Grace's Guide To British Industrial History

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Grace's Guide is the leading source of historical information on industry and manufacturing in Britain. This web publication contains 162,842 pages of information and 245,375 images on early companies, their products and the people who designed and built them.

Grace's Guide is the leading source of historical information on industry and manufacturing in Britain. This web publication contains 147,919 pages of information and 233,587 images on early companies, their products and the people who designed and built them.

Frederick George Dunn

From Graces Guide

Frederick George Dunn (1894-1919), Early aviator

1918. Capt. Frederick George Dunn awarded the Air Force Cross.


Extract from The Melody of God and Other Papers by Desmond Mountjoy.
Chapter IV: Dusty. An English Flying Boy

Occasionally men are born who are so happy in their parentage and in all the surroundings of their lives that its every circumstance seems specially adapted to fit them for their destiny: Dusty was one of these.

The only son of a Northumbrian father and a French mother, he was from his cradle in love with the machinery of movement and the idea of speed or flight. Born at Wylam-on-Tyne in October 1894, he was but two months short of twenty when war broke out and found him - one of the very few civilians - completely equipped and ready for his life work.

The many thousands of men, then over thirty, who had to spend weary months or even years learning their job in England, might well have cried with envy at this happy boy: not only was he in the perfection of his beautiful young mental and physical strength, but, already, he was a daring and experienced pilot.

In 1913 his parents had reluctantly granted his prayer to be allowed to learn to fly, which he did at the Bleriot School at Hendon.

It is difficult to realise now, so rapidly has flying developed in the intervening period that for a civilian to take it up seriously was in those days looked upon as a rapid and certain method of committing suicide.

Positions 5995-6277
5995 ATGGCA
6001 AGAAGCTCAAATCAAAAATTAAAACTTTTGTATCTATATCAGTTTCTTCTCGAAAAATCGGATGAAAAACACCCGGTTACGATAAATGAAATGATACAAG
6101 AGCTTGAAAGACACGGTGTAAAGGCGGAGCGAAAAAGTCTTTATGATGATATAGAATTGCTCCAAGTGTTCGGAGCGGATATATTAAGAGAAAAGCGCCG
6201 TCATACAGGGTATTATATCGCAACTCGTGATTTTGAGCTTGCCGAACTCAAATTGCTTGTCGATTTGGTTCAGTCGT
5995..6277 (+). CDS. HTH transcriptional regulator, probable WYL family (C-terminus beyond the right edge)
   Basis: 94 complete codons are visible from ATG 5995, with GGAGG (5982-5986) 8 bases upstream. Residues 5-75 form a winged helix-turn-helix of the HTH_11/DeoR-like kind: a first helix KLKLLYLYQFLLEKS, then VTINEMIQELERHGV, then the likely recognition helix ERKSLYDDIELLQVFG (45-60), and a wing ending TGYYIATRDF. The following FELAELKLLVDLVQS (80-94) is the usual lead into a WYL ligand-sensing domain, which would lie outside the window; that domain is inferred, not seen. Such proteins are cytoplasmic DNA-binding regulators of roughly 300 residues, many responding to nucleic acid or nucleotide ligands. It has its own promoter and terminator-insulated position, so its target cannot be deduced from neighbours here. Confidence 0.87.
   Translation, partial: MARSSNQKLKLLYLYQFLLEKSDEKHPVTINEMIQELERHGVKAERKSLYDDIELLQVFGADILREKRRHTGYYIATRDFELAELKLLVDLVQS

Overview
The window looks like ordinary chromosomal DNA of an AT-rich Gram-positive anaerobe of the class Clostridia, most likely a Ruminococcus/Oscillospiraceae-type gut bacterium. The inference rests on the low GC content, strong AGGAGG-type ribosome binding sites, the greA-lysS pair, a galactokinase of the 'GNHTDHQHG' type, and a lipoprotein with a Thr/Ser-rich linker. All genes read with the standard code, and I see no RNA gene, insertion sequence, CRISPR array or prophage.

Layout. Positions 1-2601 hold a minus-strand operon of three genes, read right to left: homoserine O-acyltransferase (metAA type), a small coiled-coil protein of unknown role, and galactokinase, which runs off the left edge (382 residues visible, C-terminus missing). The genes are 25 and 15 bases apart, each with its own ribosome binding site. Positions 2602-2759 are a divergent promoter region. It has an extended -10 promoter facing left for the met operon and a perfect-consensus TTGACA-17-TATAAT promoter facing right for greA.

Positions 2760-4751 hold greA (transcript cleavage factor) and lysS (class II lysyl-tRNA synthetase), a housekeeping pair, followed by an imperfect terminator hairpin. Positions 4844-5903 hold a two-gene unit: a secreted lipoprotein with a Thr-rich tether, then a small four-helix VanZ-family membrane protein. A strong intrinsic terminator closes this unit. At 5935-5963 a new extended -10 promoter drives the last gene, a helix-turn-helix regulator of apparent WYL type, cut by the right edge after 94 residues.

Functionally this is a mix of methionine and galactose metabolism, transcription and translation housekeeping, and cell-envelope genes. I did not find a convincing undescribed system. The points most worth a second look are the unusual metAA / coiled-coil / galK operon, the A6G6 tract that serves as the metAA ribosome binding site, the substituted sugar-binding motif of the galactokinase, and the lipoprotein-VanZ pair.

Immediately war was declared Frederick George Dunn, or Dusty, as he came to be known in the Air Service, volunteered for work in the air, was accepted, and Thursday, August 13, 1914, found him flying a Bleriot machine at Gosforth Aerodrome and his picture in the illustrated papers, together with that of Graham-White and Robert Lorraine, as amongst the earliest few trained pilots who had volunteered and been accepted for immediate active service as Aerial Scouts.

During August and September he was flying daily at Gosforth and at Farnborough, and his uncanny knowledge of and love for the machinery of flight won him the responsibility of testing all available types of machines then used by the Royal Air Force, and so laid the foundations of the varied and extensive experience which was later to prove of such immense value to the Service and which determined the lines on which he should afterwards specialise.

Having just completed forty hours' flying in England, he was, some seven weeks after war was declared, posted to A Flight, No. 3 Squadron, 1st Wing in France, with the rank of Sergeant Pilot.

He left Farnborough on the 2nd of October on an 80-H.P. Bleriot, without a passenger, but with luggage. Travelling by Guildford, Redhill and Ashford to Dover, very thick weather forced him to spend the night there: it was so bad that after Redhill he had to proceed by compass! On the 7th he reported to No. 3 Squadron in France, then commanded by Major J. M. Salmond (later Air Vice-Marshal Sir John Maitland Salmond, K.C.B., C.M.G., C.V.O., D.S.O. ) and attached to the 4th Corps.